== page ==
Refining the Conductor-Choir Bond with Fascinating Rhythm

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FRfeb23When, as a coach, you participate in a process that sees a radical transformation, a real shift in skill level in a short time, it is tempting to feel like you are a superhero. But the real superheros on these occasions are the people who have made the leap. It is their combination of motivation, clarity about their needs, and trust in each other that sees the new skills crystalise as if out of a super-saturated solution. ‘Learning readiness’ is the key driver here, though the term itself doesn’t convey the magic of what it can achieve.

I spent last Thursday evening with Fascinating Rhythm, their director Jo Thorn having asked me to come down and work with them on refining the communication between conductor and singers. They were collectively finding themselves frustrated not to attain the clarity and precision they aspired to, and as the overall sound of the chorus improved, this need was coming more and more into focus.

It takes a huge amount of trust for a director to put themselves on the line like this with their own group, but it is such a good way to address this kind of question. Communication happens in the space between the conductor and ensemble, and our task was to explore both what Jo was doing and how the singers were reading that – working both ends at the same time allows each to make the adjustments they need effectively.

Our first task was to pare Jo’s movements down. Before you can work with the detail of conducting gesture, you need to be sure that what you’re hearing is a result of that gesture and not of any other communicative information the conductor might be showing. A lot of our expressive behaviours as directors (and Jo is very expressive indeed) can draw attention away from our hands. It is often effective in sharing the vision and feel of the music, and appreciated by the singers for this, but it also gets in the way of communicating specific detail.

This was our first transformation of the evening, and the hardest to make. It can feel – for both singers and conductor – like the emotional connection with the music and each other has been reduced. But it also offers all kinds of benefits: the conductor can work on a much smaller canvas, and thereby with much more nuance and control. The singers get both more clarity about to do, and a greater sense of ownership of the music. They’ll need to relearn how to be physically animated themselves without Jo modelling it, of course, but it will be worth it for the extra music they’re going to get out of their songs now.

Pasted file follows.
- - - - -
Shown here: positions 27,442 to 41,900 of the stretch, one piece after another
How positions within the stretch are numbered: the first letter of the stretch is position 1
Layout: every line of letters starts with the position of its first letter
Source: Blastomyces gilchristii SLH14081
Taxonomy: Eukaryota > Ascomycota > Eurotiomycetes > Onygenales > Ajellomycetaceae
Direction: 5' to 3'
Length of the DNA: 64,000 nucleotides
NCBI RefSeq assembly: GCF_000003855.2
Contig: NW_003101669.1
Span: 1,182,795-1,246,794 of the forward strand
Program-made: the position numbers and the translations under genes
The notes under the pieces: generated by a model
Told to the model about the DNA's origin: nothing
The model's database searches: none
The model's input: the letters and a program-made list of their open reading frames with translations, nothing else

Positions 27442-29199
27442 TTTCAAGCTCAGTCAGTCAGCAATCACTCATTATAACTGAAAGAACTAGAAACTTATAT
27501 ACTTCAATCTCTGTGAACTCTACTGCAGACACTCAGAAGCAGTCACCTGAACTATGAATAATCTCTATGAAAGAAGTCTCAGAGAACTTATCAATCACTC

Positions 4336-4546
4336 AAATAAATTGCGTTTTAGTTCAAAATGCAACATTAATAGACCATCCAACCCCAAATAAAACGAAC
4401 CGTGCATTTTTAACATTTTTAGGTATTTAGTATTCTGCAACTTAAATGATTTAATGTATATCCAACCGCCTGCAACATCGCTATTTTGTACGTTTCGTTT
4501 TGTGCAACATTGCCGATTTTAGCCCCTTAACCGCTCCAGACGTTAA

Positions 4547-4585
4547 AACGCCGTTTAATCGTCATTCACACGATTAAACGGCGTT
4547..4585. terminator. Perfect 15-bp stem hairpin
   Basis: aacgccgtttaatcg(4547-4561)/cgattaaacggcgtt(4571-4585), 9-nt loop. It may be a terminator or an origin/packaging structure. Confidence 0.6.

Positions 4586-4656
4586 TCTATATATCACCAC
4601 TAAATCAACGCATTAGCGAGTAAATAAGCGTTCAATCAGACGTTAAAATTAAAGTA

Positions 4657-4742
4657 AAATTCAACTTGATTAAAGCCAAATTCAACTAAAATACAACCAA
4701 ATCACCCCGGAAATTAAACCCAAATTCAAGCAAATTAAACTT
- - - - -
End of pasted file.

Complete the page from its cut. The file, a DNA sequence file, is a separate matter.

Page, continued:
Once we had everyone focused on Jo’s hands, we could start to work on what they were doing. There are two primary elements to conducting gesture. The ictus is the moment of the pulse, marked by a change in direction, and controls timing and synchronisation. The rebound is the line between these points and manages tone. We didn’t need to mess with Jo’s handling of tone, this is already one of her superpowers, but clarifying how she was making and using her ictus was key to unlocking the precision she sought.

Two specific refinements we worked on were identifying the specific point in Jo’s hand where she places her ictus, and then making sure that her arms were integrated from shoulder to fingertip so that she wasn’t making any subsidiary icti with e.g. her wrist. When we did my standard ‘Kermit Principle’ exercise to demonstrate the concept, I learned one of the secrets of her great tone – her arms are astonishingly free from extraneous tension.

I nearly entitled this blog post ‘Feeling Good with Fascinating Rhythm’, not just because it was a wonderful experience to help them find a new place where the chorus and director can go to grow together, but also after the song we used for quite a bit of our work. I had known the title ahead of time, but did not know until they started singing that it was my arrangement of the song. I hadn’t heard it since Magenta’s final concert in 2017, when I sang it in quartet, and in fact I’m not sure I’ve ever previously heard it sung by a group that doesn’t include me. It turns out that the 2009 Liz who arranged it knew what she was doing.

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